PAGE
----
Biogenesis by Tatsuaki Ishiguro is difficult to discuss. I thoroughly enjoyed the book's four stories and am writing this to introduce other people to Ishiguro's work, but I'm afraid I'm not skillful enough convey what makes the book so special.
Because, on the one hand, three of the four stories follow the form of a scientific report, not the most engaging short story format. (And I thought the last story in a more traditional form was not up to the level of the first three.) These could be accounts of research into actual plants and animals. There is very little action and the drama comes almost entirely from scientific discovery, investigations into a winged mouse that weeps blood tears and whose tiny "wings" vibrate and emit a faint glow in the dark...into a woman with pure white hair, no memory, and a body temperature of 75.2 F...into a plant
What makes the stories so powerful are the very human actions and conflicts of the scientists and others—army officers, doctors, professors, assistants, and observers—as they struggle to understand the mouse, woman, weed, and sea squirt that do not fit into standard categories. But not only to understand, to have consequences from the research. Why, Ishiguro is asking, do some species survive while others become extinct?
He observes, "In and of itself, the natural world admits of no laws or consistent narratives based on hypotheses. Attaching meaning to the natural world's various phenomena and aligning them into convincing narratives merely serves human interests. No matter how quantitatively a law is expressed, it is a human application and nothing more."
Three of the stories are set in Hokkaido and in the recent past when the northernmost Japanese island was even more wild and uncivilized than it is today. Ishiguro was born in Hokkaido in 1961, has served as a lecturer at Tokyo University and as an assistant professor at the University of Texas MD Anderson Cancer Center, so he is writing from inside knowledge. For example: "Adjusting the type and length of the primer as I went, I repeated the same steps nearly thirty times until finally, through trial and error, a single instance of synthetic reaction occurred. Using the automated DNA analyzer, I fed the resultant base strand into the computer. The results showed a perfect match for human (Homo sapiens) DNA."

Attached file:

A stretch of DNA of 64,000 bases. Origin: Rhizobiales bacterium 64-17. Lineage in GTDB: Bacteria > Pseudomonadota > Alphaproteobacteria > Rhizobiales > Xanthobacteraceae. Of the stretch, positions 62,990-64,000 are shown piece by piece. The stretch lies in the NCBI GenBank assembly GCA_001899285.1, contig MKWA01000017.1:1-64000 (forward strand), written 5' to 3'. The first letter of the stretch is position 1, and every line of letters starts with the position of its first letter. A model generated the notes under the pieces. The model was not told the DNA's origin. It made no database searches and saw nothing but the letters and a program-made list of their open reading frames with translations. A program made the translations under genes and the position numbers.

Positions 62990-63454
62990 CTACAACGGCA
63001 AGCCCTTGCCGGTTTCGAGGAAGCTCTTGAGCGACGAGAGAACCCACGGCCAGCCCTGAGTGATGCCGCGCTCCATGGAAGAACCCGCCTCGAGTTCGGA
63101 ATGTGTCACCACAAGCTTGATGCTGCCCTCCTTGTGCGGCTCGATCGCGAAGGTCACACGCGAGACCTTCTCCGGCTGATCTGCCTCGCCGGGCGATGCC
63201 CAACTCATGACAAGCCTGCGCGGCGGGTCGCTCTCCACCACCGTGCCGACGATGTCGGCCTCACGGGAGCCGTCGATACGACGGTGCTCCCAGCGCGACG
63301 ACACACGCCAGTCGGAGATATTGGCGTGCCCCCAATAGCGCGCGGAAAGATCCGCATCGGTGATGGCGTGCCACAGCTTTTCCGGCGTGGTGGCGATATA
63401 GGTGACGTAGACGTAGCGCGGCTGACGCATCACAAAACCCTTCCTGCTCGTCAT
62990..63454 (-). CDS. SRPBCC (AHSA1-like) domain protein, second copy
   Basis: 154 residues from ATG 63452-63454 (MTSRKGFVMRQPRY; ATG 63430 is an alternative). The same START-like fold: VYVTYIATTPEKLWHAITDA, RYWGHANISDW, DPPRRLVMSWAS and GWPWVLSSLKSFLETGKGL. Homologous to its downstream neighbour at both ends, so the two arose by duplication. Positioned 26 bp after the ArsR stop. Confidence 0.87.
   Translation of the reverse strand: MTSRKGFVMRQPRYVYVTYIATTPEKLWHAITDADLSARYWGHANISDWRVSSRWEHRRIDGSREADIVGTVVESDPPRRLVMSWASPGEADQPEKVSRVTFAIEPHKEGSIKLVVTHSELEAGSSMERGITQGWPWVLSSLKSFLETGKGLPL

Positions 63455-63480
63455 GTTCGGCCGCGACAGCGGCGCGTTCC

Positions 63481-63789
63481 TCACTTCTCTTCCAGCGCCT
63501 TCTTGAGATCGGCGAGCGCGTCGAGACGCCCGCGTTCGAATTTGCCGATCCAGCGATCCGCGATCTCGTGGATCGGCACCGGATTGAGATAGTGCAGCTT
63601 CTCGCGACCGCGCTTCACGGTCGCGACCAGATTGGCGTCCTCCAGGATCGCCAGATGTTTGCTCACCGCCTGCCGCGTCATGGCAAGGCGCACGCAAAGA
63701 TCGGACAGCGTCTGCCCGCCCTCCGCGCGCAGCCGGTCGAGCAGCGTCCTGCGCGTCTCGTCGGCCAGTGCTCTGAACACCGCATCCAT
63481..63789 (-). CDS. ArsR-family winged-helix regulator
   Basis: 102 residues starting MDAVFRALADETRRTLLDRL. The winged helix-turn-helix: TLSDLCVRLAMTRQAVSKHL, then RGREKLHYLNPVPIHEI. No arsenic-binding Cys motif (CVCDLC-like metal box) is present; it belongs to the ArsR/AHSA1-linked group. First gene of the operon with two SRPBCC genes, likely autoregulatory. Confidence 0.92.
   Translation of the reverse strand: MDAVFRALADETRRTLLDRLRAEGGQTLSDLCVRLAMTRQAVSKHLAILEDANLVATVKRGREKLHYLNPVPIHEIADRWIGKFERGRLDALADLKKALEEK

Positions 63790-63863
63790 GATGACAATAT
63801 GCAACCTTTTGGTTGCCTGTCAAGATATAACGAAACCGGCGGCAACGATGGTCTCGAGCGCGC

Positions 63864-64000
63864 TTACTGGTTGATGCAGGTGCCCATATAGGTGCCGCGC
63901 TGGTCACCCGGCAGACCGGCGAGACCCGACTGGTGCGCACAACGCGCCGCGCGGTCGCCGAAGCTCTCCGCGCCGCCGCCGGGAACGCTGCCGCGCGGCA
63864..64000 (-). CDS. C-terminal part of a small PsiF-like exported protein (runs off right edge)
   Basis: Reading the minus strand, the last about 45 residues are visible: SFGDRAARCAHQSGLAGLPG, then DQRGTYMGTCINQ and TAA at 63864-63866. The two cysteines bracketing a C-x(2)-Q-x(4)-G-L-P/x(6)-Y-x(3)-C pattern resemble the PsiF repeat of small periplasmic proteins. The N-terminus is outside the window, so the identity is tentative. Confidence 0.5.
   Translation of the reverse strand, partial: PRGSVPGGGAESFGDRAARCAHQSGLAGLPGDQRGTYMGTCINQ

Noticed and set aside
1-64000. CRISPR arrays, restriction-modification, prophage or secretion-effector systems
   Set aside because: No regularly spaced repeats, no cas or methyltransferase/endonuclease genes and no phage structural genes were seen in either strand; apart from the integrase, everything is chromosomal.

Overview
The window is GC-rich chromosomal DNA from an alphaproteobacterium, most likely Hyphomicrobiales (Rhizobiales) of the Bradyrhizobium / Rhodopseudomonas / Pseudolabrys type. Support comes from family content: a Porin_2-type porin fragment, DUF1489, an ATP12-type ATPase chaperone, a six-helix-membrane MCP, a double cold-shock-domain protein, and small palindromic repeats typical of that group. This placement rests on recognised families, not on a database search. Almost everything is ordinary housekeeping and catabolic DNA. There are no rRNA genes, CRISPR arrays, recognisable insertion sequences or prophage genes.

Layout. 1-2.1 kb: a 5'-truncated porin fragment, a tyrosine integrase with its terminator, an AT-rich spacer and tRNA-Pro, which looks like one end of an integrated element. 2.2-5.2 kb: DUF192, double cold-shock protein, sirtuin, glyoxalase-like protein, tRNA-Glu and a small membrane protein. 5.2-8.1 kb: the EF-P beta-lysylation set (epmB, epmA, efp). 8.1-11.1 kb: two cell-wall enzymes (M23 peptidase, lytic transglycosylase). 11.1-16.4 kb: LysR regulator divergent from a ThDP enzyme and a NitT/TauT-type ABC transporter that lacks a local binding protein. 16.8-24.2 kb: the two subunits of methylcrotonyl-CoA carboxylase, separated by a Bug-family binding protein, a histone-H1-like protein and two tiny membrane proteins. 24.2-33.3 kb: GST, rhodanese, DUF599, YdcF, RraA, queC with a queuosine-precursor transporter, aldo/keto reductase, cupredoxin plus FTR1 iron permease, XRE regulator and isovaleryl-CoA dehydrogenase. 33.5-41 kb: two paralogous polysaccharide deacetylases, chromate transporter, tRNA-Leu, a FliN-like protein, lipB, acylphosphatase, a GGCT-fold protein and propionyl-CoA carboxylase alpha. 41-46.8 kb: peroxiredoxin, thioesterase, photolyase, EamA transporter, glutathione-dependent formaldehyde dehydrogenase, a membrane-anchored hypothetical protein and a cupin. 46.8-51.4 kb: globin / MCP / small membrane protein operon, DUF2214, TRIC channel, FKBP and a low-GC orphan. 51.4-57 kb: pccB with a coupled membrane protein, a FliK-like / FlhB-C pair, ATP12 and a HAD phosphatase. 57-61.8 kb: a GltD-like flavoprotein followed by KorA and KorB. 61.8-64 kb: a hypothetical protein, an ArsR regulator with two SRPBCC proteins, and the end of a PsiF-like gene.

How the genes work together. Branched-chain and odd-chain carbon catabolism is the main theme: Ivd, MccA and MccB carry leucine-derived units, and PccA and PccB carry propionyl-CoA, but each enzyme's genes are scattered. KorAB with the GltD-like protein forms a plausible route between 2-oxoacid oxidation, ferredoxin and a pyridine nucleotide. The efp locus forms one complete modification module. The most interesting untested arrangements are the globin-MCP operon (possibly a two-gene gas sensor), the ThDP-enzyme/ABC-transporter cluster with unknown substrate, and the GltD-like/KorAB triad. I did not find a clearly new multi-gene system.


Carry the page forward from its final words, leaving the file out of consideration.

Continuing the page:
The translations by Brian Watson and James Balzer, as the quotes above suggest, are fluent and clear. And Ishiguro studs the stories with interesting observations: "A progressive endeavor is rarely understood and when it comes to reporting on a rare illness, it is basically impossible if the messenger is not trusted. Were Yuki [the woman with abnormally low body temperature] to be transferred to some research facility, it is clear that she would be treated like a lab animal." In another story, the military allows the research to continue only because the army believes it will help the war effort.
Had an acquaintance recommended Biogenesis to me, I'm not sure I would have bothered. Now that I've read these unusual and powerful stories, all I can do is say I'm glad I have read them and to recommend them to others.